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turning river water to drinking

Discussion in 'Preparedness & Survival' started by jmurray192, Feb 12, 2012.

  1. jmurray192

    jmurray192 wilsonville oregon Active Member

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    Well i really dont believe 2012 stufg but it does make me think. Its probley good to just have a few of the basics ready if anthing happened war disaster etc. Water is the main thing. I have been seeing people are making homemade water filters here a link to what im talking about can a filter like this really make just about anything drinkable. Anyone have tips or other better filters i should buy

    Home Made Water Purifier | Make Your Own Homemade Water Purifier

    Sent by my phone ecuse my spelling as i am a retard. : l i love it when i say retard it autocorrects as bubblegum
     
  2. chemist

    chemist Beaverton OR Well-Known Member

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  3. simpleguy

    simpleguy Clackamas Active Member

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    jm- we are on the same page, that is the reason i got an extra set of filters and a parts kit with my Berkey system. I am thinking about getting a couple of these Gravity Fed Water Filtration System as well for our earthquake kits(one in our home and one in our in-laws shed(3 doors down, great to have them that close. Not in the same place, but close enough that we can rely on each other for resources.
     
  4. jmurray192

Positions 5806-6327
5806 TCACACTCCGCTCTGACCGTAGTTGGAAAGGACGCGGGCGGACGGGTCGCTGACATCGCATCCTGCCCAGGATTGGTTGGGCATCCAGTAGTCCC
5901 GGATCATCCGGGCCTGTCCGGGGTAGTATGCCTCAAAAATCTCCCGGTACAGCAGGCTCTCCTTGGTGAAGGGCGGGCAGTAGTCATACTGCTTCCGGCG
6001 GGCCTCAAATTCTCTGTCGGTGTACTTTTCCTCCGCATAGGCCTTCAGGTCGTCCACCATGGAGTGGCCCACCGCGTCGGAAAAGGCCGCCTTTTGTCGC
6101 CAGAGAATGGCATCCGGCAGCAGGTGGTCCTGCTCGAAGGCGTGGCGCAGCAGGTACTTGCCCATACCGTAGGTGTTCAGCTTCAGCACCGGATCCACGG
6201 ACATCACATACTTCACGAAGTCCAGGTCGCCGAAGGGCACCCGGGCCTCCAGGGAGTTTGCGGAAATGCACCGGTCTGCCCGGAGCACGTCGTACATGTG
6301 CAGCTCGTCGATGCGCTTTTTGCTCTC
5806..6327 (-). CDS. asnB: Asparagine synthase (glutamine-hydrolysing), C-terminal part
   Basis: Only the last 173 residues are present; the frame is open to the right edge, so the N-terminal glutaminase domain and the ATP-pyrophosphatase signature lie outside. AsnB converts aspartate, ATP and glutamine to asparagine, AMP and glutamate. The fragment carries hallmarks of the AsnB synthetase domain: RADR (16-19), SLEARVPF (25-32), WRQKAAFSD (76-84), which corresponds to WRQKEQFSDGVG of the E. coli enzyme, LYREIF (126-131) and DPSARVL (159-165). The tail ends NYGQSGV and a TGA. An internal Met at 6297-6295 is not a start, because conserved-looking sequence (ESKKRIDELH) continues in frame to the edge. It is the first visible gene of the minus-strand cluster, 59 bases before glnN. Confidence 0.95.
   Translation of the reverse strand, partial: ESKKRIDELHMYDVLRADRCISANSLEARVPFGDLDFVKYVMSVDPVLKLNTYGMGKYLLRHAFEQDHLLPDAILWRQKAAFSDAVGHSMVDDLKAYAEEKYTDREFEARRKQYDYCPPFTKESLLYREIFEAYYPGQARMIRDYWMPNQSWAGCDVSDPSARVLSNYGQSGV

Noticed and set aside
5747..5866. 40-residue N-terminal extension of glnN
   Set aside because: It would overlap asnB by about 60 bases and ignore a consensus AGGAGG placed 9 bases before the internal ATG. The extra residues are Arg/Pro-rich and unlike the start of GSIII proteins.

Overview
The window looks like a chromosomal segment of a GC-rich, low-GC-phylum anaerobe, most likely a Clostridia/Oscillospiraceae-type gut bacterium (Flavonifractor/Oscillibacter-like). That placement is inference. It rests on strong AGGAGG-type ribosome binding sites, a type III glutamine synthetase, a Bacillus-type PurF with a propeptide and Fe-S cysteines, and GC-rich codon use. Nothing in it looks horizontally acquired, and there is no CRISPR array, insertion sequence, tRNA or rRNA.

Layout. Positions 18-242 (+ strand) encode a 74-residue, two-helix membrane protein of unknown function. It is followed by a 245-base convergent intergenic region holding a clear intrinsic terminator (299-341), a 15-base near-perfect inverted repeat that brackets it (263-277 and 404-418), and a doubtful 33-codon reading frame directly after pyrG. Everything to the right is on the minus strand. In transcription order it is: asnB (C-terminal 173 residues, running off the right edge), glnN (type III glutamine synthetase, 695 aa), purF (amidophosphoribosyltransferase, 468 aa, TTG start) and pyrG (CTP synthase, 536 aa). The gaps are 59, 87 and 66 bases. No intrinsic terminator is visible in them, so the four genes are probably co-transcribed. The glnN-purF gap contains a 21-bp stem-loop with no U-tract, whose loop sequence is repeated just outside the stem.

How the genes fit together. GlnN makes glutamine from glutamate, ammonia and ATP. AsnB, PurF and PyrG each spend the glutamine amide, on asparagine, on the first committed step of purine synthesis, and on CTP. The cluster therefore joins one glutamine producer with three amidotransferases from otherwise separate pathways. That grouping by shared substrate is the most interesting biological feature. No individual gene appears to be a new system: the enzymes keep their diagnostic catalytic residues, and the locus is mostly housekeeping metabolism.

jmurray192 wilsonville oregon Active Member

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    Found these and are cheaper amazon sells the filters set of two for $55.


    Yes its just a really good idea. I now have a kid and one on the way. I just keep playing in my head them saying daddy im hungry or daddy im thritsy. I need to just have a little back up plan for them. Just in case anything happens sometime in our life. Again not really implying 2012
     
  5. M67

    M67 NW Oregon Active Member

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    jmho~

    2 rules of life, i like to follow:

    It is better to have and not need, than to need and not have.
    Proper Prior Planning Prevents Pi** Poor Performance
     
    Roxy2711, Bunny, Stomper and 5 others like this.
  6. jmurray192

    jmurray192 wilsonville oregon Active Member

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    Its set im following this guy... like his set up ordering my 2 filters tommorow. Anyone know where to get foodgrade buckets in portland tigard
    YouTube - Broadcast Yourself.
     
  7. Burt Gummer

    Burt Gummer Portland Completely Out of Ammo

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    Type FOOD GRADE in a Craigslist search.
     
  8. Sun195

    Sun195 Pugetropolis, WA Well-Known Member

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  9. Mark W.

    Mark W. Silverton, OR Bronze Supporter Bronze Supporter

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    One thing about these home made filters is that while they might not do as good of job with the little tiny things or maybe some of the chemicals you don't want to be injesting. Should something happen and you do have to rely on a filtration system to provide you with clean water.

    If you first run your water through the homemade filter and remove the bulk of the bad stuff. Your good filter can only last longer. That in my book would be a reason to have a DIY filter setup. As would having a still of some sort for producing distilled water.